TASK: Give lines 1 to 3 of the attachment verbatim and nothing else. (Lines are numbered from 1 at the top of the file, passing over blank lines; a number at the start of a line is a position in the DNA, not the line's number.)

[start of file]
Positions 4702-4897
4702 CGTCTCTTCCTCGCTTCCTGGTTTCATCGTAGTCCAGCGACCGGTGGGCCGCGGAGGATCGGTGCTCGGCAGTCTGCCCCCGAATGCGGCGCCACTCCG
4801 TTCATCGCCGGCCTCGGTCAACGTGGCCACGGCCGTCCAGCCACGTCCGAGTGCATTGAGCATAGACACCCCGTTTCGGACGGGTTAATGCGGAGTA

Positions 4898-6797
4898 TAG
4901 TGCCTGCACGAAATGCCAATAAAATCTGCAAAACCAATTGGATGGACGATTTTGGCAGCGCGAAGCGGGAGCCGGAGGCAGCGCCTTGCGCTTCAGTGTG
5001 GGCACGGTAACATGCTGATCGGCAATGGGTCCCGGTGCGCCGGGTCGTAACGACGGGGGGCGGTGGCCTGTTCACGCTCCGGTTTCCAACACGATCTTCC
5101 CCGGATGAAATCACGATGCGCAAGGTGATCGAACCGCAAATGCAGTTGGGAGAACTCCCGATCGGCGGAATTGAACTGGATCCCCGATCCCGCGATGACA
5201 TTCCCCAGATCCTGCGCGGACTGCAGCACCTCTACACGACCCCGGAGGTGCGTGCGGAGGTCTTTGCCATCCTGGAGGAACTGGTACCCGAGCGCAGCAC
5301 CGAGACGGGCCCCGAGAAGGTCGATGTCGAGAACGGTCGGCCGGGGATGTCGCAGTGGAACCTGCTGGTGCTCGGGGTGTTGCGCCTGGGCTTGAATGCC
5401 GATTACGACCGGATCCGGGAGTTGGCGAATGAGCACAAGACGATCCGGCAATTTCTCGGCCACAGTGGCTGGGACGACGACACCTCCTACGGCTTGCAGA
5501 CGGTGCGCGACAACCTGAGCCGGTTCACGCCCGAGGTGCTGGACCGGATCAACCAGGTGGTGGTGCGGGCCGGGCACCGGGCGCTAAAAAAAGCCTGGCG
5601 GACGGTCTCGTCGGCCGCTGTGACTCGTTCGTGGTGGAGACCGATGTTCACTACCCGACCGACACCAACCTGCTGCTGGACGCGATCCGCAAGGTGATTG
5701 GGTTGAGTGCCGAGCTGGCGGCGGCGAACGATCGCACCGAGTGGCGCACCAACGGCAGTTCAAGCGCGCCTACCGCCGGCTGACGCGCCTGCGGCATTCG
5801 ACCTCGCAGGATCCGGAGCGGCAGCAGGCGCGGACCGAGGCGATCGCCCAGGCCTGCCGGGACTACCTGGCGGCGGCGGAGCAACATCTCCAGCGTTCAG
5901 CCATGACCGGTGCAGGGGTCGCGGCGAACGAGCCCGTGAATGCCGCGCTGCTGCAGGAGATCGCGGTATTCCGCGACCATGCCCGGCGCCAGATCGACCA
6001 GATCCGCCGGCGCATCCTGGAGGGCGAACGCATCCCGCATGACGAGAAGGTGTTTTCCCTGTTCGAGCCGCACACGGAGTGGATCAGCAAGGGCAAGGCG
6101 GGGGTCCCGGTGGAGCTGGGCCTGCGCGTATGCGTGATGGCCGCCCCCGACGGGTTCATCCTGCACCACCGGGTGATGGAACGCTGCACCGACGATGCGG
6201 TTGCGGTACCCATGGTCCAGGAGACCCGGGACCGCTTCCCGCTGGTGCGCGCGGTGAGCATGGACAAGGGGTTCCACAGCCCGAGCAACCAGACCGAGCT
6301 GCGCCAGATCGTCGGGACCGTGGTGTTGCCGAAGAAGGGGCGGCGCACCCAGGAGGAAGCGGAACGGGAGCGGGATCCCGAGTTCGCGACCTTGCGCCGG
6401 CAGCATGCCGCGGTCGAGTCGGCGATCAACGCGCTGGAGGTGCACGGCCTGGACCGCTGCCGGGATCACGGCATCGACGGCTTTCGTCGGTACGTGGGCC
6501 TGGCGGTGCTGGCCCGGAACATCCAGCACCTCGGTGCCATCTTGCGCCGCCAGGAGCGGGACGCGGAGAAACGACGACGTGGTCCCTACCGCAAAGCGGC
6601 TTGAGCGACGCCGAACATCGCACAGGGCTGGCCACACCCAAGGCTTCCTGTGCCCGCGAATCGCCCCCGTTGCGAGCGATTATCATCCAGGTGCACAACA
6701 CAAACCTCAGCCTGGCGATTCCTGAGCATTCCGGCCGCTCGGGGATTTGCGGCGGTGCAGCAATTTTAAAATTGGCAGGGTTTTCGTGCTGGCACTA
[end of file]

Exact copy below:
Positions 4702-4897
4702 CGTCTCTTCCTCGCTTCCTGGTTTCATCGTAGTCCAGCGACCGGTGGGCCGCGGAGGATCGGTGCTCGGCAGTCTGCCCCCGAATGCGGCGCCACTCCG
4801 TTCATCGCCGGCCTCGGTCAACGTGGCCACGGCCGTCCAGCCACGTCCGAGTGCATTGAGCATAGACACCCCGTTTCGGACGGGTTAATGCGGAGTA